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Dogs That Know When Their Owners Are Coming Home & Other Unexplained Powers of Animals

3.73  ·  Rating details ·  751 ratings  ·  85 reviews
How do cats know when it's time to go to the vet, even before the cat carrier comes out? How do dogs know when their owners are returning home at unexpected times? How can horses find their way back to the stable over completely unfamiliar terrain

With a scientist's mind and an animal lover's compassion, world-renowned biologist Rupert Sheldrake presents a groundbreaking
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Paperback, 368 pages
Published September 12th 2000 by Three Rivers Press (CA) (first published 1999)
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Brittany
Feb 20, 2011 rated it it was ok
Shelves: anthrozoology
Here's the thing about Sheldrake and his theories. When you're reading them, they make perfect sense. They're internally consistent (pretty much) and his rationale seems waterproof, while he's actually talking to you. It's only as you start thinking about what you've read that you realize something's up.

First of all, if his data is as rigorous as he claims why has none of it been published in a major peer-reviewed journal? His answer is that the "establishment" is against him. As someone
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Bark
Mar 04, 2010 rated it it was ok
Shelves: dnf, dogs
My old dog Sam travels to work with me every Friday. See that happy face?

Photobucket

That's Sam driving to work with me one Friday. I never say a word about it being Friday until I'm nearly walking out the door because he gets ridiculously excited and when he gets excited, he pees. Not just a dribble either. Let me tell ya, there's nothing like getting peed on when you're all dressed and running late for work. It took me a few years before I discovered that telling Sam ahead of time that "It's Friday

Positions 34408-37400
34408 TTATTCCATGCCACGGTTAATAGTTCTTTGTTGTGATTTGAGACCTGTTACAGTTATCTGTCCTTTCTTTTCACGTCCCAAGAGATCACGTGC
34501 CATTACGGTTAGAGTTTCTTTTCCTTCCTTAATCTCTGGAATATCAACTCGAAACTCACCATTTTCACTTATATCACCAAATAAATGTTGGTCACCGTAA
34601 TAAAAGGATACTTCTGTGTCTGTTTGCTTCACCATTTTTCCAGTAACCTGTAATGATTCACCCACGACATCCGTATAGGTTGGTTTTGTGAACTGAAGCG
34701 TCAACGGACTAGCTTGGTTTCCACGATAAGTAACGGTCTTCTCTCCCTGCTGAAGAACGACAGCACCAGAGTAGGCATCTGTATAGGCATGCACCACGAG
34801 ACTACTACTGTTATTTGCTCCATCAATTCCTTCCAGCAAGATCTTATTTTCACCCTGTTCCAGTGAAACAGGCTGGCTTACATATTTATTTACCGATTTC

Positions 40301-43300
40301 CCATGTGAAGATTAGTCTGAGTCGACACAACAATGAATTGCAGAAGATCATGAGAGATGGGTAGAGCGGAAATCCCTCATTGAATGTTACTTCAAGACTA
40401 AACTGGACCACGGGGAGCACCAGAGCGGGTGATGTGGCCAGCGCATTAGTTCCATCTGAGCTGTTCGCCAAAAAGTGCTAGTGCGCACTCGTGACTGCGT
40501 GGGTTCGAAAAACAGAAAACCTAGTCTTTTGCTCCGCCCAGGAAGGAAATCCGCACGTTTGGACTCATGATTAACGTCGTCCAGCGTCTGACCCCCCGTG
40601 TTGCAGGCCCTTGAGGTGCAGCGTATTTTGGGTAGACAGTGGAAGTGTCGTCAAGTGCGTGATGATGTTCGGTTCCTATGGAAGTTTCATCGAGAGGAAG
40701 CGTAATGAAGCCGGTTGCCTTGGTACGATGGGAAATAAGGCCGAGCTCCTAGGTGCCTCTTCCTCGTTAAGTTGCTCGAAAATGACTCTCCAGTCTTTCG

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Chrissie
Jan 05, 2009 rated it liked it
Shelves: fauna
To judge the book perhaps it is good to read this: https://www.ncbi.nlm.nih.gov/pubmed/9...

Thanks, Joan.
David
Jan 30, 2009 rated it liked it
This book explores the paranormal abilities of dogs, cats, horses, birds and other animals. Sheldrake attempts to explain how these animals can sense when their owners are returning home, as well as other abilities that remain unexplained. For example, how can a dog or cat alert its owner before they have an epileptic fit? Or before there is an earthquake or other natural disaster? Some animals show signs of agitation hours before an event like this, when no known sensory abilities would detect ...more
Wanda
Feb 04, 2011 rated it really liked it
Either you get Rupert or you think he is a total whack job.
I think I get him. I mean like, haven't *you* wondered if your pet knows stuff like is in the title of this book? You do, right? You won't admit it because you figure people will make fun of you (and they will! gleefully!), but you do.
Well, good old Rupe doesn't give a rat's patootie what other people think. He just checks out stuff he finds interesting, and devises experiments to see what's really going on.
This books is full of
...more
John
Mar 30, 2009 rated it did not like it
Shelves: disappointment
I'm reminded of this book today due to my dog doing something very smart. Nevertheless I still believe this book is complete drivel. Despite my dog being smart, she can't figure out on which days I'm going to take her for a morning walk - if my wife is home, we don't go. So she's definitely not psychic.

The problem with this book is that there's just no standards in the evidence. Sheldrake recounts many anecdotes in which "at the exact same moment, on the other side of town" something happens. Of
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Andy
Sep 17, 2012 rated it liked it
My dog can tell when I'm coming home even though I arrive at varying times and on a bicycle and so it's hard to explain by timing or hearing or smelling something from far away. I would like to understand how dogs can do this. It is a legitimate scientific question.

The book has numerous interesting examples of this sort of thing, but instead of going deep and answering the question, Sheldrake goes broad and shallow with lots of anecdotes about remarkable behaviors by lots of different animals
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Tippy Jackson
Nov 14, 2009 rated it liked it
Shelves: animalia
Definitely enjoyed the anecdotes and I agree it's well worth beginning the documentation process of such anecdotes. I feel like he's making a huge leap to his hypothesis of morphic fields, but I love that he's trying to think of something new and breaking out of the current paradigm. His hypothesis is not impossible, I just don't think he has enough evidence to support it. But documenting all of these cases and doing more experiments like the ones with Jaytee is a good start to discovering more ...more
Julie